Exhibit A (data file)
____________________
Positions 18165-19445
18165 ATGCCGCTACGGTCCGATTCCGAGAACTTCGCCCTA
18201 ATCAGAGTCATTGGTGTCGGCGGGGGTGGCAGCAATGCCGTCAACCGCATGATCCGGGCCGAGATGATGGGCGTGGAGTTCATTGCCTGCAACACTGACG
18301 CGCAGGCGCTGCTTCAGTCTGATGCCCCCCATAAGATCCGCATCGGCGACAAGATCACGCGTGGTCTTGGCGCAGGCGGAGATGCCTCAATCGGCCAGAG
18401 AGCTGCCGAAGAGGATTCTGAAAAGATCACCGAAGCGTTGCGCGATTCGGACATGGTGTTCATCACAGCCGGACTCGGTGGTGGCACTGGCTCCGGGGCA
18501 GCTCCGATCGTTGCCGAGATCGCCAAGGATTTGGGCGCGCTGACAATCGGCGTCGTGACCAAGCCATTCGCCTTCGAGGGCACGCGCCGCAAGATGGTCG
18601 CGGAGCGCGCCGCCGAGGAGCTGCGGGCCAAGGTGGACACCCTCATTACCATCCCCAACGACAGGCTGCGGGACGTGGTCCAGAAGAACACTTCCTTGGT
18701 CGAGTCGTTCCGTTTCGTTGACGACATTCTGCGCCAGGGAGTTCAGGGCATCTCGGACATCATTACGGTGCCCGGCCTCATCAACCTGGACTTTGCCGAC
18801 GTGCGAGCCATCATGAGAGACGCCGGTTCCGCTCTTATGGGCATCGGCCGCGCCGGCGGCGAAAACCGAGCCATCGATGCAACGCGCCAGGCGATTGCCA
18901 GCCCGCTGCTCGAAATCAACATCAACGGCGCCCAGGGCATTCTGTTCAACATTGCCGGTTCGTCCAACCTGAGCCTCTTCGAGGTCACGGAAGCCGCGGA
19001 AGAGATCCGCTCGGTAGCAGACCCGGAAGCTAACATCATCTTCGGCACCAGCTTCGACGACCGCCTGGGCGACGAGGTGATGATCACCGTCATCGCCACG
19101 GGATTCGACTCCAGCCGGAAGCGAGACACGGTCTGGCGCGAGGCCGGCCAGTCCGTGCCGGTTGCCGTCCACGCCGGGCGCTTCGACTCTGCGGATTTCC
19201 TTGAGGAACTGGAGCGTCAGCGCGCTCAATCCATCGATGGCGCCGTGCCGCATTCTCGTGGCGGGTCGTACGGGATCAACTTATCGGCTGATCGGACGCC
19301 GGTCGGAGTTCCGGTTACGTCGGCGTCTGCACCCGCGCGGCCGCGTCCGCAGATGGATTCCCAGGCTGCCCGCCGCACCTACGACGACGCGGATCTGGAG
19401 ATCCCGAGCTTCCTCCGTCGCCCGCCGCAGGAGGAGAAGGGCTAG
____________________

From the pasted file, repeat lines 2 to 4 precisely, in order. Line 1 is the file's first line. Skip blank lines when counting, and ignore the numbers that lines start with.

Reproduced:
18165 ATGCCGCTACGGTCCGATTCCGAGAACTTCGCCCTA
18201 ATCAGAGTCATTGGTGTCGGCGGGGGTGGCAGCAATGCCGTCAACCGCATGATCCGGGCCGAGATGATGGGCGTGGAGTTCATTGCCTGCAACACTGACG
18301 CGCAGGCGCTGCTTCAGTCTGATGCCCCCCATAAGATCCGCATCGGCGACAAGATCACGCGTGGTCTTGGCGCAGGCGGAGATGCCTCAATCGGCCAGAG